Thursday, July 8, 2010

Indirect Characterization

After focusing on Cohn for the first two chapters, the focal point switches dramatically to a different character, Jake Barnes. I think Jake radiates a mysterious aura when the chapter begins. He meets a woman named Georgette and invited her to drink and have dinner with him. Later, he extended his invitation and took her dancing with him. When they come across his friends, Jake introduced her as his fiancee. I am still sort of confused as to why he did this. By the description in the novel, Georgette does not sound like an appealing character in my opinion. My main point of interest in this chapter; however, was when Lady Brett came into the picture. Hemingway's use of indirect characterization is threaded through his description of her. He also reveals some of the effects she has on other characters because of her beauty.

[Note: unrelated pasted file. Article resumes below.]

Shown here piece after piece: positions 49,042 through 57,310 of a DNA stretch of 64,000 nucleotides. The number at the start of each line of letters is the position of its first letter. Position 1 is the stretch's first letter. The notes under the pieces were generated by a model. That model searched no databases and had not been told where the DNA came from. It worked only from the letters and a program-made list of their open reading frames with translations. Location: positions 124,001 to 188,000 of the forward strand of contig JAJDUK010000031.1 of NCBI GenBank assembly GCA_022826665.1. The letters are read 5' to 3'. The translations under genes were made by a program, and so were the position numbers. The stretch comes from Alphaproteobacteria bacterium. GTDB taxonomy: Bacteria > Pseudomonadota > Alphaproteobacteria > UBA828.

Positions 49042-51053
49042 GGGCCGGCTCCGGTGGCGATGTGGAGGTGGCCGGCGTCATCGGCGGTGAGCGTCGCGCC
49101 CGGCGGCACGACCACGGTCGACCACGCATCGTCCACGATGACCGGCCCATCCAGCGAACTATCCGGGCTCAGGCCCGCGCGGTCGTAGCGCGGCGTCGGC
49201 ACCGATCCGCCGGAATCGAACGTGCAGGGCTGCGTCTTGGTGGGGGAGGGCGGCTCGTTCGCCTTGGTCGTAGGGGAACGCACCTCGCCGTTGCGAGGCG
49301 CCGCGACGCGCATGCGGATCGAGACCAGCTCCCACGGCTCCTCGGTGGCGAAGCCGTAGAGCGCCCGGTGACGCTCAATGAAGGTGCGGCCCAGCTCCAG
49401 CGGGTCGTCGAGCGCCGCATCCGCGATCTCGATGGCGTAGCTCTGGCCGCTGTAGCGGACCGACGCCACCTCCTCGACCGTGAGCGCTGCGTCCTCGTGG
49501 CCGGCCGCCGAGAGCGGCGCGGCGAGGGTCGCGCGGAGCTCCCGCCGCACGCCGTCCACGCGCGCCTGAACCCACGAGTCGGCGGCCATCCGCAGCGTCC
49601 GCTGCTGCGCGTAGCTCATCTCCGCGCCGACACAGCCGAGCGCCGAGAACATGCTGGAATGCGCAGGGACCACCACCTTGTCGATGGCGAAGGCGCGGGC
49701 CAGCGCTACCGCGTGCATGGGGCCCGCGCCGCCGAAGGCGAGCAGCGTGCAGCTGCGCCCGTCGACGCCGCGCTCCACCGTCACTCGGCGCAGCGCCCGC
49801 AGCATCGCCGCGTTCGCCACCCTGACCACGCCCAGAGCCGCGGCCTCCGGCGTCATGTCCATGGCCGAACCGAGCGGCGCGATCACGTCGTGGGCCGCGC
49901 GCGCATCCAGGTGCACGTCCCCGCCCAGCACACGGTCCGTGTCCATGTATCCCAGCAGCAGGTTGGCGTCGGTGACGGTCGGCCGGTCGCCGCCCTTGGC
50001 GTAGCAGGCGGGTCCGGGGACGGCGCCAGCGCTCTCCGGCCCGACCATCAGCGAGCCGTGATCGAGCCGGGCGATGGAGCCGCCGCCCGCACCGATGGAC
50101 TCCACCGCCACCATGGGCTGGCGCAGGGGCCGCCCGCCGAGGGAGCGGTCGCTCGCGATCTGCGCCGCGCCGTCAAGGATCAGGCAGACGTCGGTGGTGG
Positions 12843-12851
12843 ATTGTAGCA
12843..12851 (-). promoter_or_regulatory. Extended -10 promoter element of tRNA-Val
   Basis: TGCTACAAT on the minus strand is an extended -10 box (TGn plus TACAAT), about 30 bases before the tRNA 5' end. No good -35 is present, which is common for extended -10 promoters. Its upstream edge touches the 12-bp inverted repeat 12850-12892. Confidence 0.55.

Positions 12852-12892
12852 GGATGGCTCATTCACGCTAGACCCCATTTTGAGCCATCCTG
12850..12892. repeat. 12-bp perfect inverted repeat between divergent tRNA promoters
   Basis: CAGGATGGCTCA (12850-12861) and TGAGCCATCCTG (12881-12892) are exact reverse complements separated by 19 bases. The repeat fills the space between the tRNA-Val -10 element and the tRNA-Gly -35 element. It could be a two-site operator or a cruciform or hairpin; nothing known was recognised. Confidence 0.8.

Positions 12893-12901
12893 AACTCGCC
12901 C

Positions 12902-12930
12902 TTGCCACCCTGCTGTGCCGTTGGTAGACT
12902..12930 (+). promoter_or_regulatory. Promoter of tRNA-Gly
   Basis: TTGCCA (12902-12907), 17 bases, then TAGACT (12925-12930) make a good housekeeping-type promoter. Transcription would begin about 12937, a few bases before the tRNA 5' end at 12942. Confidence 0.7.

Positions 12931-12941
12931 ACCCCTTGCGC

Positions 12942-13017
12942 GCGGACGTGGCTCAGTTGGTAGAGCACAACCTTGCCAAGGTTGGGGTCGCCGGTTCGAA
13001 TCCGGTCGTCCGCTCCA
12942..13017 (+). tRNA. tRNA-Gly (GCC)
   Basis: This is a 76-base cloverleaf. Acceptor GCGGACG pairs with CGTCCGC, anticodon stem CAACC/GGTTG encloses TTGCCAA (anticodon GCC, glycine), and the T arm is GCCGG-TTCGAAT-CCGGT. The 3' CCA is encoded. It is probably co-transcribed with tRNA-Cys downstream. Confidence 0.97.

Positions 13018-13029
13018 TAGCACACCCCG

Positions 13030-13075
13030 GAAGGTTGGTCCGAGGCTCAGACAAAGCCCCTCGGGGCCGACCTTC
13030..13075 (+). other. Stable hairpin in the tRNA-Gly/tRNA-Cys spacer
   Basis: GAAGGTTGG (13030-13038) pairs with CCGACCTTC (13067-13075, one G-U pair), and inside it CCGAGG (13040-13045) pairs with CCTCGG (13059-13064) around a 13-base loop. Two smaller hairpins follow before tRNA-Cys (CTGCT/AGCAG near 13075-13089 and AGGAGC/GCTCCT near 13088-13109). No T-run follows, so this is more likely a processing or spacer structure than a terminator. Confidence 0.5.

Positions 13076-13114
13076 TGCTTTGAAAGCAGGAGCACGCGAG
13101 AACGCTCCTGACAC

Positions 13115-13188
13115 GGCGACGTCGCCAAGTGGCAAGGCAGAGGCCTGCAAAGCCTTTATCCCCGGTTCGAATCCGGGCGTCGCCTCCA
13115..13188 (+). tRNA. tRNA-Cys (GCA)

"Brett was damned good-looking. She wore a slipover jersey sweater and a tweed skirt, and her hair was brushed back like a boy's. She started all that. She was built with curves like the hull of a racing yacht, and you missed none of it with that wool jersey." (page 30)
It appeared that she did not lack any attention from men either. What I found most interesting was how Brett and Jake left together at the end of the evening. Jake did not seem to be very worried about the money he was losing. On the contrary, he seemed to be quite enjoying himself once Brett was with him. It becomes apparent at the end of the chapter that the two characters actually know each other well.

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